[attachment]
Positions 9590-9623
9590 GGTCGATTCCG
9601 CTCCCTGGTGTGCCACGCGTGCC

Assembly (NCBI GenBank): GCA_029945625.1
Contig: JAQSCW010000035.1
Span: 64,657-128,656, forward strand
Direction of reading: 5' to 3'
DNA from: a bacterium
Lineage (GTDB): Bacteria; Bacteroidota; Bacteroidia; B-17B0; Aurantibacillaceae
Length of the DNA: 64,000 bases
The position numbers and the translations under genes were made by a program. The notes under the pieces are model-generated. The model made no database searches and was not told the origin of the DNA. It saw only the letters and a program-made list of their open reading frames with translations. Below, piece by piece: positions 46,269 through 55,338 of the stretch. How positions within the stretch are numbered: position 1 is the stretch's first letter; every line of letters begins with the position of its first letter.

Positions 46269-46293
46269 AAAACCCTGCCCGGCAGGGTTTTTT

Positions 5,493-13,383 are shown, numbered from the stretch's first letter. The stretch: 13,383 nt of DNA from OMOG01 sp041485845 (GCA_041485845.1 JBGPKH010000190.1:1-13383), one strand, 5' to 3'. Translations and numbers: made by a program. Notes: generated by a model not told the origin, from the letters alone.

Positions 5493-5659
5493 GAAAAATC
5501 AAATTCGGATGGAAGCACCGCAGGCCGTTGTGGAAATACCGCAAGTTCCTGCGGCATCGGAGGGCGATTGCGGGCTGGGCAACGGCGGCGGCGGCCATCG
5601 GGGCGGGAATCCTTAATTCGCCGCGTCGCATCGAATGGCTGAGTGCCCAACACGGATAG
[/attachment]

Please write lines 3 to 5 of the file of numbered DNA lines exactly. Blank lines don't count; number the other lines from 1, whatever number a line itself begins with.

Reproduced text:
9601 CTCCCTGGTGTGCCACGCGTGCC

Assembly (NCBI GenBank): GCA_029945625.1
Contig: JAQSCW010000035.1